Low-tech idea: Mike Rohde’s Alaska Sketchnotes

Mike Rohde is a graphic artist who publishes a lot of his work (and thoughts) online on his blog, Rohdesign.com. I’ve always admired his sense of style, and when his method of doodling conference notes evolved into his own style of “sketchnotes,” he completely hit it out of the ballpark. Instead of blindly writing down lecture notes or just adding some comments on conference handouts, Mike decided he would listen for key points, and convey them in his Moleskine sketchbook using a mixture of simple sketches, and clever use of handwritten typography.

Mike Rohdes Alaskan Cruise 09 Sketchnotes.

Mike Rohde's Alaskan Cruise '09 Sketchnotes.

When he went on an Alaskan cruise last year, he decided to use his sketchnotes style to document some of what he learned and experienced on his trip. The result is his Alaskan Cruise ’09 Sketchnotes, which you can view on Flickr.

OK, so most of us aren’t as talented as Mike is. But his beautiful (and monochrome) sketchnotes reminds us that we don’t have to take a big camera bag and a ton of gadgets in order to remember our trips. Mike’s Alaskan sketchnotes are a great example of how anyone can take a little notebook with them to capture their memories of a trip.

If you like sharing your trip reports with friends, imagine how novel and fun your report will be if they include scans of your sketchnotes. And if you’re the type to frame something like this after you return, you might even consider using the Japanese-style Moleskine notebook with fold-out pages. Just sketch on one side of the paper, and then cut the panels later and frame them to your liking.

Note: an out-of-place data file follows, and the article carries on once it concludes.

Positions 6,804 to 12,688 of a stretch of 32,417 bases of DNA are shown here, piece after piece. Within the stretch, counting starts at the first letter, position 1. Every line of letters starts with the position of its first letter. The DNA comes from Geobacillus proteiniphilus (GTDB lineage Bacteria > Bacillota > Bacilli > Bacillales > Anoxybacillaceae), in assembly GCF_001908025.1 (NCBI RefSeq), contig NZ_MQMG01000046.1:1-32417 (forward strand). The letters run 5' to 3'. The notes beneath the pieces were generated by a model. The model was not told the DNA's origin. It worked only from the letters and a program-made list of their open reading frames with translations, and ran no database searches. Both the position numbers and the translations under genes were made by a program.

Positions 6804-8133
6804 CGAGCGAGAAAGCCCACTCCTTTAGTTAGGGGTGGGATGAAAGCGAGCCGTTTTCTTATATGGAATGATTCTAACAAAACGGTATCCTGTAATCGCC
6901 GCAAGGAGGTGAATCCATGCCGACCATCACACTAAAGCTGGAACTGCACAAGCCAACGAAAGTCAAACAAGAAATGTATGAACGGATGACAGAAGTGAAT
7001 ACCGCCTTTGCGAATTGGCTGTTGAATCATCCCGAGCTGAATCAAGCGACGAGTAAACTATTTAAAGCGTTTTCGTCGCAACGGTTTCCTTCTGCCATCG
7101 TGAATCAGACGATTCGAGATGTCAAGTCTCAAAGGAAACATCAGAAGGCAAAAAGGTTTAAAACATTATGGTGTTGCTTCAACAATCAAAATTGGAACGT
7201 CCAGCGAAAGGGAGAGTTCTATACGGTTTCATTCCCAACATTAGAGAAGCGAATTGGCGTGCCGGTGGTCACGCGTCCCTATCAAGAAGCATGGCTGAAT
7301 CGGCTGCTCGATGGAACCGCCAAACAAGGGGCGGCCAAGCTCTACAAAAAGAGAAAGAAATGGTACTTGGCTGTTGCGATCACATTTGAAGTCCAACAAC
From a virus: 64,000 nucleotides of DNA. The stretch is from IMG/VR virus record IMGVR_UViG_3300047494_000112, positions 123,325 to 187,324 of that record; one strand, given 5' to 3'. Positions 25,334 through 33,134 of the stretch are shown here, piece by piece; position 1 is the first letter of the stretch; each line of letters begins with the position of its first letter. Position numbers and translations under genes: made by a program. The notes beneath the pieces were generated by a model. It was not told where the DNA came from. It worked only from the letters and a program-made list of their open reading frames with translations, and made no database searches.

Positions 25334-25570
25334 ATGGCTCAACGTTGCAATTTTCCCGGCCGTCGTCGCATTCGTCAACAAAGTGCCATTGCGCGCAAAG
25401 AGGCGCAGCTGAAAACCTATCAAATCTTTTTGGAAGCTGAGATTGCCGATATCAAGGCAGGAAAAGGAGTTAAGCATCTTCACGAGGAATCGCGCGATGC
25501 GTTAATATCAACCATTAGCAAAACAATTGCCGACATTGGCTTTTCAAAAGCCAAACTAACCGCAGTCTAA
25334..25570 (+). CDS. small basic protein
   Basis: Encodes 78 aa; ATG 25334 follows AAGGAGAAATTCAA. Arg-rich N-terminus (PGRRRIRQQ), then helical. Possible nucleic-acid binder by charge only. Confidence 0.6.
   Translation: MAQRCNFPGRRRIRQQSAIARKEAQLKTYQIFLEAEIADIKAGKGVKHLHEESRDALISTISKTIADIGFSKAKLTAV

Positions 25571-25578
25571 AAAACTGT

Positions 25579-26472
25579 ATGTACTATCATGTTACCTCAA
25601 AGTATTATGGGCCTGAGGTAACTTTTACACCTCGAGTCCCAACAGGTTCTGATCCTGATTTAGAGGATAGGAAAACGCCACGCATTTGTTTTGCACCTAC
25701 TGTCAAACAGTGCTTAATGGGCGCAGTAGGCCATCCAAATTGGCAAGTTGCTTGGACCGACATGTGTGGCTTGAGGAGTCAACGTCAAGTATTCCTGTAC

One Comment

  1. Lani, thanks so much for the kind words!

    I’ve been sketching and writing travelogues on trips for a while and I always appreciate them later on. I still have my books from trips to Germany and Sweden, and I find that even if I write an outline of activities and impressions in a bulleted list for each day, I recall the details so much better. When I sketch and write in more detail, it gets even more vivid.

    I would encourage anyone reading this to give it a go on your next trip. By bringing your mind up a little to the meta level you can not only experience the trip differently, but you might also see how you are changing through the process.


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